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NASA has fired up a pair of giant radar telescopes to take some of the sharpest views of a near-Earth asteroid ever taken. The image you see here was taken on June 8, 2014 as a large asteroid called 2014 HQ124 slipped past the planet. The large asteroid has a length of 1200 feet.
The asteroid has an irregular surface that is larger on one end than the other. Scientists believe that the asteroid could have formed from the impact of two asteroids that were fused into one. One of the most interesting feature images on the asteroid is a pointy hill near the middle of the object.
Recently some experiments were conducted in America that have given the first direct evidence that there are massive reservoirs of water under the surface of the Earth. These giant water reservoirs are hundreds of miles under the surface of the Earth and are said to hold water three times the amount of water in all the planet's oceans.
Scientists believe that this massive water stockpile under the surface of the planet is trapped in minerals and has acted as a buffer to keep the oceans at roughly the same level for hundreds of millions of years.
Half a year after it sent its first satellite into space, Skybox has been bought by Google. In a statement, Google said the company's satellites will circle the earth and keep its Maps service accurate with up to date imagery. Google hopes that some day it will also be able to use Skybox's satellites to improve internet access, particularly in disaster relief areas.
Google splashed 500 million dollars on the company, which was founded in California in 2009. Skybox hopes to specialize in providing commercial, high resolution satellite imagery around the world and on demand. As is typical with such deals, it's subject to the usual closing conditions.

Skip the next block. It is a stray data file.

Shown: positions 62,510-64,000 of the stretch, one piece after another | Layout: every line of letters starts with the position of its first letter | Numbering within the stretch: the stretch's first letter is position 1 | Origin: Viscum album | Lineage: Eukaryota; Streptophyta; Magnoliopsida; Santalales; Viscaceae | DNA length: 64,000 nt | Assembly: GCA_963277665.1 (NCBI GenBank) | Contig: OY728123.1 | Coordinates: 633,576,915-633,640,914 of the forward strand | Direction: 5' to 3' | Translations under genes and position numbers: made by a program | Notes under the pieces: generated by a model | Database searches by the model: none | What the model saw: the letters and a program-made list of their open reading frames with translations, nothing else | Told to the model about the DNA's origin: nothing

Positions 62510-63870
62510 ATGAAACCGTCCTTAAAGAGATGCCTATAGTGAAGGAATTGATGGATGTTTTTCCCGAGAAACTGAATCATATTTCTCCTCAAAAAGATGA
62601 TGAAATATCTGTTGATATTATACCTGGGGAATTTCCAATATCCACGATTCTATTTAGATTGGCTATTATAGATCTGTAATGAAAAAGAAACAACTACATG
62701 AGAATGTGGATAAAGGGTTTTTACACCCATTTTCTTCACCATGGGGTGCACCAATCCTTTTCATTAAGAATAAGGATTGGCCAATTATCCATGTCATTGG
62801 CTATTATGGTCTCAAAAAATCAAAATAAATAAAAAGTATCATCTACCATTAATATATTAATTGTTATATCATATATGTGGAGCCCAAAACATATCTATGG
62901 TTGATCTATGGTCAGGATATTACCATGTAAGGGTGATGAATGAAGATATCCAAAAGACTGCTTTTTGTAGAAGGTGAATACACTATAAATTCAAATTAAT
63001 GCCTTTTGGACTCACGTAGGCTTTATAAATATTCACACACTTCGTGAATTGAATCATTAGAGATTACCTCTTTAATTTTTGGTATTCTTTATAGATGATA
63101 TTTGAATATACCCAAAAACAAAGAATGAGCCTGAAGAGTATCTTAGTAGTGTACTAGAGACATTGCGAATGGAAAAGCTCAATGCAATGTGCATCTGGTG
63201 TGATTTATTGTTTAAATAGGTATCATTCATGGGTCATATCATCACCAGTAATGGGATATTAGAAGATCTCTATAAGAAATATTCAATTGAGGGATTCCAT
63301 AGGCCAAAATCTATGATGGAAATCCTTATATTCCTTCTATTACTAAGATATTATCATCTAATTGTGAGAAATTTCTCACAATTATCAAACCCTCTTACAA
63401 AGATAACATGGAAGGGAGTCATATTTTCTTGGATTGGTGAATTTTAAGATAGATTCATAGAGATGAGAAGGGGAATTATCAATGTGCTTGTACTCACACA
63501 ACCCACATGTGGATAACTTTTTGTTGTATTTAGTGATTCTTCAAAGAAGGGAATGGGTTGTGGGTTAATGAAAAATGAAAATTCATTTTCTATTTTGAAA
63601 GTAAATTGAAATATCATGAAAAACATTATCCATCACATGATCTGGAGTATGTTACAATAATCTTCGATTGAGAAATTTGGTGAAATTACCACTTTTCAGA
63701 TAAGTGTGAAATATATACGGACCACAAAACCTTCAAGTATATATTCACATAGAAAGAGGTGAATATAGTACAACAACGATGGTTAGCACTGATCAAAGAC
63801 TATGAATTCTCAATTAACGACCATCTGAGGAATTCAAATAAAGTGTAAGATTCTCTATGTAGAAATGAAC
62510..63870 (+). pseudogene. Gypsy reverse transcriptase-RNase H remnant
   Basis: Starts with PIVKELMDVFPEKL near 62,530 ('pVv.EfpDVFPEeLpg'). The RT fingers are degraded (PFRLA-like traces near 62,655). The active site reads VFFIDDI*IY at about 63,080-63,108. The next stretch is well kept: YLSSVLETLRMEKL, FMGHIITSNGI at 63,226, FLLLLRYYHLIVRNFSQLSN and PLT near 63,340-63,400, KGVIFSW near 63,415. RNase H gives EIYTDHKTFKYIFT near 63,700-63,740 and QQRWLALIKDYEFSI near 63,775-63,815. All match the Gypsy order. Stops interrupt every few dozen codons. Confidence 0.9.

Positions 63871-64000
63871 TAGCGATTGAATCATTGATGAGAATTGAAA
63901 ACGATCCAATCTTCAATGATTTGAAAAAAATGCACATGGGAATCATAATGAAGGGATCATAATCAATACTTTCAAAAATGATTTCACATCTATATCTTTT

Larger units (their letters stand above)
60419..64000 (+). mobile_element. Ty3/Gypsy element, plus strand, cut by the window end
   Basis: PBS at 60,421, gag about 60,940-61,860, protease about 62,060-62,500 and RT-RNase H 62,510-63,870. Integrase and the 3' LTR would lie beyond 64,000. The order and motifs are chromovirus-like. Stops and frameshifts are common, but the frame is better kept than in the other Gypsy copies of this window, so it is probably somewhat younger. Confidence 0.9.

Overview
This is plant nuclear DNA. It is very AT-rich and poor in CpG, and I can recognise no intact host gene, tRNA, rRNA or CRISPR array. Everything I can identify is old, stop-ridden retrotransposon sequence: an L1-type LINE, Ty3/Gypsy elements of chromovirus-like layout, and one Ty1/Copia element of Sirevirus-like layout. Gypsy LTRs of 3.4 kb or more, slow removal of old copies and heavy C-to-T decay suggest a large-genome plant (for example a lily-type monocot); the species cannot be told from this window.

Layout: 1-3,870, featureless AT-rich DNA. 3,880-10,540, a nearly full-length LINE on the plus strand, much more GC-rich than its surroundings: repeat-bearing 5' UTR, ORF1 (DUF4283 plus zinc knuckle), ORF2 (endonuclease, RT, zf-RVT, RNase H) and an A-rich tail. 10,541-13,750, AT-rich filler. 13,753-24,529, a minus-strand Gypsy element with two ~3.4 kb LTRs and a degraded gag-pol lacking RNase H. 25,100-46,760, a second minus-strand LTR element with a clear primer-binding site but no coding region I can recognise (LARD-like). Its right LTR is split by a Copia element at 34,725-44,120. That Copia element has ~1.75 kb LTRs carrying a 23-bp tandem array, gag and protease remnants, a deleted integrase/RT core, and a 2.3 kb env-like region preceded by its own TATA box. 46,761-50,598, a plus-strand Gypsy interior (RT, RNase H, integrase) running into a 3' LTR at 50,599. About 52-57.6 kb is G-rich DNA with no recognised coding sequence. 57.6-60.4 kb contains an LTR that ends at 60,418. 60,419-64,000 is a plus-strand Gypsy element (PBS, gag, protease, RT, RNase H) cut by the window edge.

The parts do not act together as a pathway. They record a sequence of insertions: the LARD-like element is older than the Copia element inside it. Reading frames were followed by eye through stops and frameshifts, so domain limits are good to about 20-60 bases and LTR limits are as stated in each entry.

Earlier this year, Skybox managed to snap some breathtaking, high definition video footage of our planet - from space.
Scientists have been studying the unique properties of gecko feet that allow the small lizard-like creatures to scale vertical surfaces for a long time. A product has resulted from some of that study and the US Department of Defense has been testing it out. The product is a handheld set of paddles that allowed a tester to scale a vertical glass wall using nothing but the paddles.
In the image, the tester is seen with a safety belt in place. That belt wasn't needed according to reports and was there for the safety of the climber during the test. The paddles were able to support a man weighing 218 pounds and carrying a pack weighing another 50 pounds as he climbed a 25-foot tall glass wall.
NASA's Curiosity rover is a workhorse that is still cruising around on the surface of Mars on its scientific quest to learn more about the red planet. While it's main mission is to learn about the possibility of life on Mars today or in the past, the rover is also doing other things for NASA too.